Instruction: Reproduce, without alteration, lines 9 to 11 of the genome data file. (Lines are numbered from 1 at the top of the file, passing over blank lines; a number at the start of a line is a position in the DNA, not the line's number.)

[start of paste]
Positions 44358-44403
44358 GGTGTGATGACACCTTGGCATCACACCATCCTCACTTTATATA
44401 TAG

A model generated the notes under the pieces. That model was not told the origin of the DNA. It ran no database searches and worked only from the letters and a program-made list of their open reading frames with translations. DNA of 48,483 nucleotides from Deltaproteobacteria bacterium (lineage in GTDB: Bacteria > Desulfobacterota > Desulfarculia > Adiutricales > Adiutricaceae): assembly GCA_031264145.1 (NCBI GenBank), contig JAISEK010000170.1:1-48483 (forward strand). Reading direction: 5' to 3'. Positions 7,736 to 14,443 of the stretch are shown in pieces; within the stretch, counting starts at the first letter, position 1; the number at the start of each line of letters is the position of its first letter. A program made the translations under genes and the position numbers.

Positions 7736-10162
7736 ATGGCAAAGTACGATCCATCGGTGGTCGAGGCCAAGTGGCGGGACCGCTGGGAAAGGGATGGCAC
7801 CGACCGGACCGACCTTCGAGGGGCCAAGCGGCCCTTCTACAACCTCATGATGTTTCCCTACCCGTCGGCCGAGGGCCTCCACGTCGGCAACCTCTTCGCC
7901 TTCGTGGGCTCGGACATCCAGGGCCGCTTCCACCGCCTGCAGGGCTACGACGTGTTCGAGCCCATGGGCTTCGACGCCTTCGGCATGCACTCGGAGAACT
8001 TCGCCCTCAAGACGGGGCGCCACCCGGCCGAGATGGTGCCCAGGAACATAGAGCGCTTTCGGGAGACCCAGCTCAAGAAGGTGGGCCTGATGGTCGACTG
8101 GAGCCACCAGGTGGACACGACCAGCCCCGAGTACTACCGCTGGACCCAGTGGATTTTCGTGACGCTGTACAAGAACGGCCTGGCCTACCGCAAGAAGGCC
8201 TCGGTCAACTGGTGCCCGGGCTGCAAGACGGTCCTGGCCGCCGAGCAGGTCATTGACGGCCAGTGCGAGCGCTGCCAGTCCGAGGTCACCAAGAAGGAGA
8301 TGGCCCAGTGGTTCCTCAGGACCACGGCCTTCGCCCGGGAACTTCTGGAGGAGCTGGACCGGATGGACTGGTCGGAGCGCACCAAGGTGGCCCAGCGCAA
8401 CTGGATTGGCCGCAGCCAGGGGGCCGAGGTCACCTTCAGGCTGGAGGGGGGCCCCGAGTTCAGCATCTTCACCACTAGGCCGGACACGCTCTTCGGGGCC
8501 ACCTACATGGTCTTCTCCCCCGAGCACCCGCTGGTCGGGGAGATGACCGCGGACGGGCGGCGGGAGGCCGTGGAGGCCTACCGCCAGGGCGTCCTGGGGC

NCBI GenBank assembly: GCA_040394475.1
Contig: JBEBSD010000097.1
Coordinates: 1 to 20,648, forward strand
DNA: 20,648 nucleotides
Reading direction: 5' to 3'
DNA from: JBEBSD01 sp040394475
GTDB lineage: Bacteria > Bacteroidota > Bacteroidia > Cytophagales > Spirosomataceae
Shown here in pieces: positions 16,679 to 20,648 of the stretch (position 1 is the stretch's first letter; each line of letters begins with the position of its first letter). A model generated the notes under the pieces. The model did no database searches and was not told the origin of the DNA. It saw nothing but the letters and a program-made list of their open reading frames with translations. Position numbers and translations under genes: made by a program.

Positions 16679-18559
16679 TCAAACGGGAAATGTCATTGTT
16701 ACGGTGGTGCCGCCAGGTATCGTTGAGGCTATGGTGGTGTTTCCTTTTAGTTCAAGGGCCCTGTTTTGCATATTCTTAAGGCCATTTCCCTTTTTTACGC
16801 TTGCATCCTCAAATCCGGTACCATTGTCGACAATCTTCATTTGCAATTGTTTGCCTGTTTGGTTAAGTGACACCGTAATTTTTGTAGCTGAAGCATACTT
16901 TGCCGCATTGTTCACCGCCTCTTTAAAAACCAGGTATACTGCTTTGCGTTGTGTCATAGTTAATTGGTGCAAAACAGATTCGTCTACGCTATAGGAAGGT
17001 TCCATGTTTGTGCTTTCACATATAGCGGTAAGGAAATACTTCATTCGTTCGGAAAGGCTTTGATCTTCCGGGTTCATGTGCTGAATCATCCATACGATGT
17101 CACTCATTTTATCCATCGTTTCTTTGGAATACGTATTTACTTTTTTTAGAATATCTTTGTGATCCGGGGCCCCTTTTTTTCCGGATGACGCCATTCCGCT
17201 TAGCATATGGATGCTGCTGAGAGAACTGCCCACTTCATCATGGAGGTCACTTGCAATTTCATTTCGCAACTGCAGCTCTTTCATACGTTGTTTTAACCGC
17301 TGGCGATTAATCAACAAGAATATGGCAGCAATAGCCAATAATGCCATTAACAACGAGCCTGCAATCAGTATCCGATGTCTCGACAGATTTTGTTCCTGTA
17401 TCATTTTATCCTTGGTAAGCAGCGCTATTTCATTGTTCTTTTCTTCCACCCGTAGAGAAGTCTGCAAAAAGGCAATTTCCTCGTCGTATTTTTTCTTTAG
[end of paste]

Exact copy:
8001 TCGCCCTCAAGACGGGGCGCCACCCGGCCGAGATGGTGCCCAGGAACATAGAGCGCTTTCGGGAGACCCAGCTCAAGAAGGTGGGCCTGATGGTCGACTG
8101 GAGCCACCAGGTGGACACGACCAGCCCCGAGTACTACCGCTGGACCCAGTGGATTTTCGTGACGCTGTACAAGAACGGCCTGGCCTACCGCAAGAAGGCC
8201 TCGGTCAACTGGTGCCCGGGCTGCAAGACGGTCCTGGCCGCCGAGCAGGTCATTGACGGCCAGTGCGAGCGCTGCCAGTCCGAGGTCACCAAGAAGGAGA